Created on Thursday, 26 September 2013 09:26 Published Date Hits: 3072
The United States’ potential path to bankruptcy and media coverage of war raised concerns at the Sept. 12 Billings Unitarian Universalist Fellowship Community Lecture Series.
Leila Farnum presented “The War Syndrome,” focusing on global arms trade and wartime profiteers. Farnum said she feared the U.S. may go bankrupt paying for too many far-flung military actions.
Sen. Joe Manchin, D-W.V., echoed her concerns on the Sept. 22 CBS show “Face the Nation.” He said that the U.S. cannot afford to pay for multiple wars and must tend to problems closer to home.
At the BUUF, the audience viewed a world map at the front of the room and observed two books on the table, Sun Tzu’s “The Art of War” and a book published in 2011 by TransAtlantic Press, “World War: 1945 to the Present Day; Classic Rare and Unseen photos from the Daily Mail’s photo archive.”
Ms. Farnum also discussed the status of the U.S. as the world’s largest arms dealer. Brandishing her copy of Sun Tzu’s “The Art of War,” Ms. Farnum said, “We need to have a clear plan with an exit strategy.”
Ms. Farnum listed countries around the world where she said U.S. involvement was unnecessary: “The Arab-Israeli Wars, Soviet invasions, genocides in Kosovo, the Congo, East Timor and Darfur, and The Sudan.”
She said these wars served mainly to enrich people who managed to profit from war via the military contracting business.
“Congress passes legislation for war and the money flows to the military via private contractors,” she said. Woody Henry, a former geologist, said, “Look at our GDP and see what the military gets. It’s frightening. No wonder we have no money left for health reform. This country has always had a great disdain for standing armies. We had the three branches of government: the legislative, executive and judicial. And now we have got the military [as an extraneous branch].”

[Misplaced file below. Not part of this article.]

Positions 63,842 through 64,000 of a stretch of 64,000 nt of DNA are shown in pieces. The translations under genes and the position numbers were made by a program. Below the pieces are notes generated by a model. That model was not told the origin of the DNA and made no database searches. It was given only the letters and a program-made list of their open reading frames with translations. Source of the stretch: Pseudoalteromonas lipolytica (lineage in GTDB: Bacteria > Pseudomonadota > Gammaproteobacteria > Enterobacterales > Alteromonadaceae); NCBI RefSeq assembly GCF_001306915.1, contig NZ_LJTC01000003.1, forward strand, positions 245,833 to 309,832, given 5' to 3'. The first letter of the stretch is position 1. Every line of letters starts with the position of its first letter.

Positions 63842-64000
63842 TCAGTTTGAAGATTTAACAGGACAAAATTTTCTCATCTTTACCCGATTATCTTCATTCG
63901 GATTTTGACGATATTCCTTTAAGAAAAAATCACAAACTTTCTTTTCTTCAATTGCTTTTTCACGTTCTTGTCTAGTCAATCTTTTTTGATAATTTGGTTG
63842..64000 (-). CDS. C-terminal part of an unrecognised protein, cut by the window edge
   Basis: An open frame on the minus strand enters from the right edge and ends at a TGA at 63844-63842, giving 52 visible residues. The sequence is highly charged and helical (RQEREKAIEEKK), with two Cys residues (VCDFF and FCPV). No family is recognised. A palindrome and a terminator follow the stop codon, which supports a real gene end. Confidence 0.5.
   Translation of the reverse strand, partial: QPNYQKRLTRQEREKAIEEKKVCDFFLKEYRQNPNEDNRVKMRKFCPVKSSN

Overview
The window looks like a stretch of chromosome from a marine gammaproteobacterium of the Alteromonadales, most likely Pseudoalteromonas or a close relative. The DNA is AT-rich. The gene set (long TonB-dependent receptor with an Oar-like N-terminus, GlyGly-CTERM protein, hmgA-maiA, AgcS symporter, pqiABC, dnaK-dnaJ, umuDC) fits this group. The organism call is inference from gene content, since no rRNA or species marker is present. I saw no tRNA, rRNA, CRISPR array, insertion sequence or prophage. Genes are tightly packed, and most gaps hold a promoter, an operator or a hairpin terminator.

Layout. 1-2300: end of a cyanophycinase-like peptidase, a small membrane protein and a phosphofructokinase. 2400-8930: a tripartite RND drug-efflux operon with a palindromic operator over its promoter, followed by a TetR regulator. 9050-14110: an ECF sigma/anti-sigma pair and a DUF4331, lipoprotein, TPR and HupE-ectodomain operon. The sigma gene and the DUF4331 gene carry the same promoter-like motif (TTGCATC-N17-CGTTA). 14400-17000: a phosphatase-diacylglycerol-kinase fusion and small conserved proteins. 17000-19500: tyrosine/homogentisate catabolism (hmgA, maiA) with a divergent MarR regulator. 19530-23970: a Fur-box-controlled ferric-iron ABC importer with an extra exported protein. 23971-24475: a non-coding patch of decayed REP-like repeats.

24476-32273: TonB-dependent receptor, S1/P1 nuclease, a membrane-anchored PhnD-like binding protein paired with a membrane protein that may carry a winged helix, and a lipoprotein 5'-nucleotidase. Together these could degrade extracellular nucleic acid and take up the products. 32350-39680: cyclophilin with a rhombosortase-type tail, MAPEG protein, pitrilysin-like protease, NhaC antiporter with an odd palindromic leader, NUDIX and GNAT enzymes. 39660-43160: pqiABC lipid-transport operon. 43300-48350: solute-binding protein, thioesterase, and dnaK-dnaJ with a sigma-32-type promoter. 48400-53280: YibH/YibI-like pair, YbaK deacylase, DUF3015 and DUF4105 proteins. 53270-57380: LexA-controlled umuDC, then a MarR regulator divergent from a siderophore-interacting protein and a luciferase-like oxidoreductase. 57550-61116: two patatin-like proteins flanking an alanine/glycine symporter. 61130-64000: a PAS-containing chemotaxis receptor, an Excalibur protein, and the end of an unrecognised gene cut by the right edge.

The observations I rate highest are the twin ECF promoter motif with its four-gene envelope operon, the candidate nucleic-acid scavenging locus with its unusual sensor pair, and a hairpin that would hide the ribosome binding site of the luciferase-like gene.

Another audience member said, “To follow up on money in the last half century, $8 trillion has been spent on the nuclear component alone of the military.”
Ms. Farnum said, “It bothers me that India is stockpiling nuclear weapons. I don’t think of them as a very warlike culture. Maybe they feel threatened. There is a high rate of poverty in India. They have no medical care, no schools, poor infrastructure.
“As a child, I had polio, so I know through firsthand experience that kids need health care, dental care. I am basically an advocate for children.”
She also asked, “Why do we think Iraq will change from its current warlike tribal culture into democracy within three years?” Jerry Tanskanen, another member of the BUUF, said, “On a recent ‘Democracy Now’ radio program, Wesley Clarke [now a retired general army officer] and the Bush administration said they would take out seven countries in five years: Sudan, Somalia, Syria, Iran, Iraq, Libya and Afghanistan.”
Other attendees said they disagreed with purported reasons for wars today. A man in the back said, “At Coal Appreciation Day last week at the Metra, I found out the U.S. has more coal than anywhere else in the world. Energy should not be what we are fighting over. There are so many technological ways around energy problems. Energy is just an excuse to go to war.”
Bill Harrison, a retired architect, said, “People are saying ‘No War.’ The British Parliament’s recent refusal to strike Syria militarily is a fascinating turn of events in the world, potentially an historical event,” he said. He added, “How can we keep the media from hyping everything?”
A young man who approached the microphone said, “General Electric owns National Broadcasting Corp. and lots of other organizations. The media has a higher percentage of people who want to go to war than any other subset.”
In a tennis ball-like volley back and forth, a female audience member responded, “It’s the neo conservatives: their political views were influential during the Bush presidency. They thought it was important to act first, before some other country attacked the U.S.”
Ms. Farnum added that she suspects the media and the government of “keeping people fearful,” through constant reports of bombings in the U.S. and overseas and invasive intelligence programs like those at the National Security Agency in Fort Meade, Md., that Edward Snowden recently revealed. Others suspected patriotism of keeping people fearful.
Susie Henry, a BUUF member who lives in Lockwood and worked for an oil company for most of her career, said, “We love our country, but there is far too much patriotism and it’s getting a little dangerous.”
Doris Harrison, Bill Harrison’s wife, who came over from Germany in the 1950s, said, “The military is a way to promote patriotism.”
Ms. Farnum said that “Korea was never a war. It was police action, but people were over there and they died.”
Another commenter ended the meeting with this question: “What will history say about our civilization 1,000 years from now?” Jerry Tanskanen then quoted Lord Acton, who said, “Power corrupts. Absolute power corrupts absolutely.”